Doctor of Nursing Practice Program


Delaney Boyce
  • Committee Chair Name & Credentials:
    Ty Williams, DNP, RN, ACNP-BC, FNP-BC, CNE
  • Committee Member Name & Credentials:
    Megan Shifrin, DNP, ACNP-BC, FAANP
    Ruth Kleinpell, PhD, RN,FAAN 


DNP Project Abstract

Precepting Advanced Practice Providers

Although Advanced Practice Providers (APPs) are a fundamental part of health care delivery in the United States, limited data are available to describe the incentives, barriers, or motivations associated with the preceptor role. The purpose of this project was to analyze data collected from Vanderbilt University Medical Center (VUMC) Preceptorship Support Committee's anonymous APP survey and complete a thematic analysis to evaluate incentives, barriers, and motivating factors to APP preceptorship.

An anonymous survey was deployed to over 1,300 APPs employed by VUMC utilizing Research Electronic Data Capture (REDCap) electronic data capture tools hosted at VUMC. The survey link was included in a VUMC email to over 1,300 APPs within the medical system and was open from April 6, 2021, to April 26, 2021. Qualitative data was analyzed using thematic analysis.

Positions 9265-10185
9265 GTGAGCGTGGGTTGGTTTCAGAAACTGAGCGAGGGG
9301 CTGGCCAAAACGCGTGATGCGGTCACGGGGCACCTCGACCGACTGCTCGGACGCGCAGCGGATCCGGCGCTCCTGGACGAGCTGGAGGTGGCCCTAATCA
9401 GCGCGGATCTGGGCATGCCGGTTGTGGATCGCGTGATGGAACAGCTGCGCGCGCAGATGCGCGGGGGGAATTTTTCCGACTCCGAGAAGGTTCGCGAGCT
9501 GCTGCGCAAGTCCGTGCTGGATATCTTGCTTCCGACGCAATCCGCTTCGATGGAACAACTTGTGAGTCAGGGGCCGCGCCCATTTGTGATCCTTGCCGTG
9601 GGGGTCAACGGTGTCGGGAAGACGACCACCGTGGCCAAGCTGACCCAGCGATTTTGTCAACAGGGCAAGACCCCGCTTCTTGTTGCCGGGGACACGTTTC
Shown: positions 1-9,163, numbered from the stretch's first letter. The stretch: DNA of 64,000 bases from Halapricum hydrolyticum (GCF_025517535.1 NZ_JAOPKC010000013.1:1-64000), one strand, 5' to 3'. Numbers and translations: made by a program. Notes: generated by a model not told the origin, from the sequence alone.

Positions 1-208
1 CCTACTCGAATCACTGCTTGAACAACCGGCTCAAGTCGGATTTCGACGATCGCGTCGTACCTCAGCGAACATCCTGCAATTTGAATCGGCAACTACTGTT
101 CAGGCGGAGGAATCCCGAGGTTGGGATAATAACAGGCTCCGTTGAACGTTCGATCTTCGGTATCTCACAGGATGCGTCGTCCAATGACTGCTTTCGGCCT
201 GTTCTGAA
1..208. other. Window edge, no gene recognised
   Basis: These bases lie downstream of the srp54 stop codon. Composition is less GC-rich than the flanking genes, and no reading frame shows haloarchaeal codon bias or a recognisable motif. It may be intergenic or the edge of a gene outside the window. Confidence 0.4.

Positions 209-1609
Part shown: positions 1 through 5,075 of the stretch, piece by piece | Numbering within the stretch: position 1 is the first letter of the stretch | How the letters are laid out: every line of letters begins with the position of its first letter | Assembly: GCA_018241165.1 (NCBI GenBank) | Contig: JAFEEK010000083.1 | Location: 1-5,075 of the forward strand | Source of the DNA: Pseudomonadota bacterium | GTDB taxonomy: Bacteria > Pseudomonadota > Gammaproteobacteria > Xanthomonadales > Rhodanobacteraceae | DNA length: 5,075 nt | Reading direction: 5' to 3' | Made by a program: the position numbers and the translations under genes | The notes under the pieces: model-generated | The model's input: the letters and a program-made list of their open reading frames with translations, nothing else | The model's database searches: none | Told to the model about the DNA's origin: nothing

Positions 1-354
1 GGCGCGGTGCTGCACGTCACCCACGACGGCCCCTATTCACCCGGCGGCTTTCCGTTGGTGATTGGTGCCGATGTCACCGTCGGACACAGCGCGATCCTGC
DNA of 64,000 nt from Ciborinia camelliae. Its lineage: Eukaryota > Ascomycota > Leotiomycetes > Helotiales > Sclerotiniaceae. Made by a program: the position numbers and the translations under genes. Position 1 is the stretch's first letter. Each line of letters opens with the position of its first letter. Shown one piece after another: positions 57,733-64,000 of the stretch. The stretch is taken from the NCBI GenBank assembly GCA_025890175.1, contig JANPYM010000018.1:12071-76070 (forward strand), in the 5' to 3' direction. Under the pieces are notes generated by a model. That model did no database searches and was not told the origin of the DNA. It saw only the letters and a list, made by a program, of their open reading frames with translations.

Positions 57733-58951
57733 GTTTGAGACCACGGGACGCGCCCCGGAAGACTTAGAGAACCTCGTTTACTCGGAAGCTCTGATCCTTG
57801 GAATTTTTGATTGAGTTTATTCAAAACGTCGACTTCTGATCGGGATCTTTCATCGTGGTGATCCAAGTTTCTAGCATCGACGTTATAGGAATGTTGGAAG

295 narrative responses from 154 individuals were recorded. Major themes extracted included the desire for preceptor incentives, open communication, protected teaching time, preceptor training, meaningful recognition, and organizational support.

Implications for Practice
Although preceptors overwhelmingly desired financial compensation, there were many other motivating factors which can be fostered and promoted to support additional economic interventions, such as meaningful recognition and organizational support. Barriers cited by preceptors, such as poor communication and lack of preceptorship education, suggested straight-forward interventions. In the future, researchers should investigate how to successfully incorporate preceptorship duties into the APP role while balancing clinical and professional responsibilities.